Some studies show people who have been diagnosed with Type 2 diabetes are also at risk for hypothyroidism, where the thyroid gland does not make enough hormone. Low thyroid levels, in addition to other signs and symptoms, can cause weight gain, so it is probably important for people who are classed as prediabetic or who have Type 2 diabetes, also have normal thyroid hormone levels.

In January and February of 2018, the Indian Journal of Endocrinology and Metabolism reported on a study from the Institute of Post-Graduate Medical Education and Research in West Bengal, India. Scientists there found out one one hundred people with Type 2 diabetes …

  • 23 had slowly low levels of thyroid hormone, and
  • 3 had full-blown hypothyroidism.

From these results, the researchers concluded one-quarter of people with Type 2 diabetes have low levels of thyroid hormone.

In December of 2017, the journal Diabetes and Metabolic Syndrome reported on a study conducted at the Rajiv Aligarh Muslim University and several other research facilities in India. A total of two hundred and fifty people with Type 2 diabetes were tested for thyroid hormone levels. Twenty-eight percent of these diabetics had at least somewhat low levels.

In October of 2017, the journal Acta Med Indonesia reported much the same results in a different population. Scientists at the Universitas in Indonesia tested the thyroid hormone levels in three hundred and three Type 2 diabetics …

  • a total of 23 participants, more than 7 percent, had full-blown hypothyroidism.
  • a little over half, 56.5 percent, had at least a small degree of low thyroid levels.

Researchers in both the last two studies concluded people diagnosed with Type 2 diabetes should have their thyroid levels checked.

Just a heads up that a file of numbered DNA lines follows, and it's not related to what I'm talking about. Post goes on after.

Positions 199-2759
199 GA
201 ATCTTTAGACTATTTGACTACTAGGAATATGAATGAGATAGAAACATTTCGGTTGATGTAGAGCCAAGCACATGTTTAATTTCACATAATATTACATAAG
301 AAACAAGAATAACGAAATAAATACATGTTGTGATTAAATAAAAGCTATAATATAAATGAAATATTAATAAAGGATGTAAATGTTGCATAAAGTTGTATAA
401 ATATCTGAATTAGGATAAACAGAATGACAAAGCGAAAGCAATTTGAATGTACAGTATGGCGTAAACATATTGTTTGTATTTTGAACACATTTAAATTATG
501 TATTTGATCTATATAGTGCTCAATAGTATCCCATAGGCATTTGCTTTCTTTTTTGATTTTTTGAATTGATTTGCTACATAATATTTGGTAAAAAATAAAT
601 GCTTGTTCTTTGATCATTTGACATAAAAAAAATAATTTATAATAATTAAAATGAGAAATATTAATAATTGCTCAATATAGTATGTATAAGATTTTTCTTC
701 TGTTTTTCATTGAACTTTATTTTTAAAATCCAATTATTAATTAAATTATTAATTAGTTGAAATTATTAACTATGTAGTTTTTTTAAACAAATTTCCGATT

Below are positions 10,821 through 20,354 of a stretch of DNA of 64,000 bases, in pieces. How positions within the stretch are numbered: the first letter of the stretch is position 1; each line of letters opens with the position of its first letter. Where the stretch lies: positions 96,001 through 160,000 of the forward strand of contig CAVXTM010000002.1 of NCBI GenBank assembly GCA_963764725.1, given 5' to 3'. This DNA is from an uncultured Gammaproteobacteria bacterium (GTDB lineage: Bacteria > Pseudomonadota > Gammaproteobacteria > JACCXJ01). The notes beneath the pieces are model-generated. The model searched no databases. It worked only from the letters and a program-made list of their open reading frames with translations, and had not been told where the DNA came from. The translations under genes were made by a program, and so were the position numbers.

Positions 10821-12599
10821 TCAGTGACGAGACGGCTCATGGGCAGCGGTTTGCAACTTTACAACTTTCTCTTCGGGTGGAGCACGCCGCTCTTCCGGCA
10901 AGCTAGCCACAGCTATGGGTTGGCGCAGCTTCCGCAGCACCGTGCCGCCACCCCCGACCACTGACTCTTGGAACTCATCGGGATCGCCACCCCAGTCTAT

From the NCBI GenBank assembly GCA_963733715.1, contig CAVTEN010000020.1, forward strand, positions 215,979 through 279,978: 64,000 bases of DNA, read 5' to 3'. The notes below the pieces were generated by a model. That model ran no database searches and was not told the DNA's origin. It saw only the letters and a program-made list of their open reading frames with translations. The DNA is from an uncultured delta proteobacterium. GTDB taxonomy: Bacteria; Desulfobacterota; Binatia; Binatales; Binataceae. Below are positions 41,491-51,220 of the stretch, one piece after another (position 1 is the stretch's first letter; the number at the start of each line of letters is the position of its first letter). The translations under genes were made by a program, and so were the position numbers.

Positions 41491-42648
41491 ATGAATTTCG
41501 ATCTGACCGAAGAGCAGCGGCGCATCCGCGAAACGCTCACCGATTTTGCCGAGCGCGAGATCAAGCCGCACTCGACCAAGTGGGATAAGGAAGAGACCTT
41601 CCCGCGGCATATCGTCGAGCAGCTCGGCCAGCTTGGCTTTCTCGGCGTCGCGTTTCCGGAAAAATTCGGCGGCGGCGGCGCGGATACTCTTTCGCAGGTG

Signs and symptoms of hypothyroidism include …

  • weight gain,
  • cold intolerance,
  • loss of hair,
  • feeling tired and have muscle weakness,
  • have dry skin,
  • suffer from constipation,
  • have a hoarse voice, and
  • a puffy face.

Some may have slightly low thyroid hormone levels without any signs and symptoms. A blood test measures the thyroid-stimulating hormone (TSH), which tells the thyroid gland to produce the thyroid hormone. If the TSH is high, it means the thyroid gland is struggling to make enough of the hormone. When TSH testing shows high levels, the doctor may order direct tests of thyroid hormone levels.

Treatment consists of thyroid replacement therapy. Medications available include …

  • levothyroxine sodium (Levothroid, Levoxyl, Synthroid, Tirosint, and Unithroid),
  • liothyronine sodium (Cytomel, Triostat)
  • liotrix (Thyrolar).

Side effects can include …

  • a fast or irregular heartbeat,
  • chest pain,
  • shortness of breath,
  • muscle weakness,
  • nervousness,
  • a change in appetite,
  • weight loss,
  • hair loss,
  • vomiting,
  • fever,
  • changes in menstrual cycle.